There has been great work done on racial disparities in health outcomes for patients, notably that FiveXMore have done around the disproportionate rates of Black maternal mortality. There is also a widespread awareness that those of us from minority ethnic groups were at greater risk of adverse outcomes from Covid-19. However, this same attention hasn’t been paid to the treatment of BME staff within the NHS.
Get the latest news and insight into how the Big Issue magazine is made by signing up for the Inside Big Issue newsletter
Perhaps this neglect is because BME staff are disproportionately represented in the NHS compared to the wider population, making up 22.4 per cent of the workforce, despite being underrepresented at senior levels. Indeed, it is impossible to tell the history of the NHS without mentioning the contribution of Black and minority ethnic staff, just as it is impossible to tell the story of Black and minority ethnic people in Britain without mentioning the NHS. While this is a history that deserves telling, we should not seek to sugarcoat it. As we know, those from the Windrush generation were often subject to horrific discrimination from patients and other staff. Discrimination which has still not been eradicated.
The BME Leadership Network for the NHS Confederation produced a report earlier this year titled Shattered Hopes, detailing the experiences of staff. The report found that more than half of BME leaders within the NHS had considered leaving in the past three years because of their experience of racist treatment, and that colleagues and managers were more common sources of this treatment than members of the public.
There was also a lack of confidence from BME staff that the NHS is meeting its commitments to diversity and equality, with just 10 per cent confident that it is meeting commitments to tackle institutional racism. This means that when staff are themselves subject to discrimination, they do not feel sufficiently supported by the organisation to actively challenge racism or seek redress for particular incidents.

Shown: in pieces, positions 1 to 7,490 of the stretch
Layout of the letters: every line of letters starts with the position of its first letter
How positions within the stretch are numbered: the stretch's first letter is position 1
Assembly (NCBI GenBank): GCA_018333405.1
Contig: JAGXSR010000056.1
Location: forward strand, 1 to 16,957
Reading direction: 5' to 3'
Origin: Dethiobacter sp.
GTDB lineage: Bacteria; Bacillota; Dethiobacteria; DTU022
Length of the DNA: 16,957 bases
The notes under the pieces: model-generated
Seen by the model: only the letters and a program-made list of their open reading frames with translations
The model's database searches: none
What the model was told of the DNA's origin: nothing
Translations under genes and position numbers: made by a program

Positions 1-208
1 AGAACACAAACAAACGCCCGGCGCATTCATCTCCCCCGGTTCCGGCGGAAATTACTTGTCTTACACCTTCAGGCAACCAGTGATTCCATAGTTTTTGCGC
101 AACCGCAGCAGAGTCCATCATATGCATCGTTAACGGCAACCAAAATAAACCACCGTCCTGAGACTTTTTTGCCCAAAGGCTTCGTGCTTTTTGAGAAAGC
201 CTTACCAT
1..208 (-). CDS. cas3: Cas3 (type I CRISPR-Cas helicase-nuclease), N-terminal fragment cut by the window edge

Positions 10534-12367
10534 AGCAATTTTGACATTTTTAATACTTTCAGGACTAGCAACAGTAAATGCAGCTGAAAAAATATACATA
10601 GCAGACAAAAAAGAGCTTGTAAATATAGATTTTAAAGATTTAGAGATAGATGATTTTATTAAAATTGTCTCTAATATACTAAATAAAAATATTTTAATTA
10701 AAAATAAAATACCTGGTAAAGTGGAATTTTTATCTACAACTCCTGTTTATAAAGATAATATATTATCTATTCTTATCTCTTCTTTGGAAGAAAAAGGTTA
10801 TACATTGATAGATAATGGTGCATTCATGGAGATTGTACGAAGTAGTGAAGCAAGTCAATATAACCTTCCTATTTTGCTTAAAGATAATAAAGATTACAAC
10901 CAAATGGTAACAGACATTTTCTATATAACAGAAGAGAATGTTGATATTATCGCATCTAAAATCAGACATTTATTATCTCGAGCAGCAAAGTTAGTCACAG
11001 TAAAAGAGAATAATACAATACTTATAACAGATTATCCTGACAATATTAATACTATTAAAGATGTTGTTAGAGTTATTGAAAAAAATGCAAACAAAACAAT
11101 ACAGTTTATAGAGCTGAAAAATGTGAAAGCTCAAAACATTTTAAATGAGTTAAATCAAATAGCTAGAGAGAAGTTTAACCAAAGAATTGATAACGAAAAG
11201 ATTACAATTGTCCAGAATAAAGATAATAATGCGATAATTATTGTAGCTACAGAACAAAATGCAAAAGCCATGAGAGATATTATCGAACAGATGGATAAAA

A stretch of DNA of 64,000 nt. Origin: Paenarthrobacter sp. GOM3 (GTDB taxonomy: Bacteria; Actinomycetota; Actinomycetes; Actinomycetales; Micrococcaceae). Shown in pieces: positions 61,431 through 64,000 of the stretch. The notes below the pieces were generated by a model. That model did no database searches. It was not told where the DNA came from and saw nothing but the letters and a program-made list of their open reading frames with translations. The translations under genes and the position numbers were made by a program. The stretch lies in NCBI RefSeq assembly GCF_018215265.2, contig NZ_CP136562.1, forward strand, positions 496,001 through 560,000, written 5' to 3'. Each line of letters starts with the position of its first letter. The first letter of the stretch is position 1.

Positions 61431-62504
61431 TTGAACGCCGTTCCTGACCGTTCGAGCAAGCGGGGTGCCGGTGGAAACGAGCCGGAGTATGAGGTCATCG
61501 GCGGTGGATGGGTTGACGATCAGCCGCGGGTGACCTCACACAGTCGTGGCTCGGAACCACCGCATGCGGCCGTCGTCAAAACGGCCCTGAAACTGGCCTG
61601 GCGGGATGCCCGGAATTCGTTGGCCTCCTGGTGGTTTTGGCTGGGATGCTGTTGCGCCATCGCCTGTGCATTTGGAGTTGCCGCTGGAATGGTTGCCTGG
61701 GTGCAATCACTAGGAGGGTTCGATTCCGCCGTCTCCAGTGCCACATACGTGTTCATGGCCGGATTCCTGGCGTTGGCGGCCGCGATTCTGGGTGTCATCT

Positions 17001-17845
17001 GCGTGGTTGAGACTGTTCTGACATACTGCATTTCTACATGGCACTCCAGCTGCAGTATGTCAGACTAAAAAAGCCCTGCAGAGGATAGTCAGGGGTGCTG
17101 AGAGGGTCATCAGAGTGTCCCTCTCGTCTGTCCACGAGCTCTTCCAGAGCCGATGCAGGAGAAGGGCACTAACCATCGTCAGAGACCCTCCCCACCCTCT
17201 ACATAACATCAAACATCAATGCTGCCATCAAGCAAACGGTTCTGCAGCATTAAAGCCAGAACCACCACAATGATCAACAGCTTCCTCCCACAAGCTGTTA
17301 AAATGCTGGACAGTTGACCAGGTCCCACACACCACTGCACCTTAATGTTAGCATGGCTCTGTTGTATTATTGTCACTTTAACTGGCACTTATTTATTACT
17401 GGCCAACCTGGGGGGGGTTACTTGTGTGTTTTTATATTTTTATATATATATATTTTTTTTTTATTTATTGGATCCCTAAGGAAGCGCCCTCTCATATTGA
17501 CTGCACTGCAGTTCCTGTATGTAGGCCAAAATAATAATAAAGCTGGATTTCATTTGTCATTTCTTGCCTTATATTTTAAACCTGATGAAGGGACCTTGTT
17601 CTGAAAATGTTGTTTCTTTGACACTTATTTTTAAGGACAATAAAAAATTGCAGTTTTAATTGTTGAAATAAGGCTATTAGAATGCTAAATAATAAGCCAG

This is having a huge knock-on effect, creating barriers to staff feeling comfortable in their jobs, maximising their potential and being successful in applying for higher level positions. Not to mention that the experiences some staff will have working within the health service will force them to quit altogether, or potentially dissuade others from joining in the first place. This is only further contributing to the staffing shortage.
Sadly, the common sense within the current Conservative Party, as expressed by last year’s Sewell Report on Race and Ethnic Disparities, is that we need to stop talking so much about race. Those of us who understand the continued prevalence of discrimination are deemed to be on the wrong side of the ‘War on Woke’.
Truly tackling this issue will require serious action. The NHS must have a real commitment to becoming an anti-racist organisation. This will involve empowering existing BME leaders and staff networks to be able to seriously challenge racism, provide support and mentor colleagues, as well as implementing a more inclusive recruitment approach for senior roles.
While an ambitious approach from NHS management can make a difference, ultimately this will also take the willpower from political leadership in Westminster to drive the radical change needed.
Kate Osamor is Labour MP for Edmonton. @KateOsamor
The Big Issue’s #BigFutures campaign is calling for investment in decent and affordable housing, ending the low wage economy, and millions of green jobs. The last 10 years of austerity and cuts to public services have failed to deliver better living standards for people in this country. Sign the open letter and demand a better future.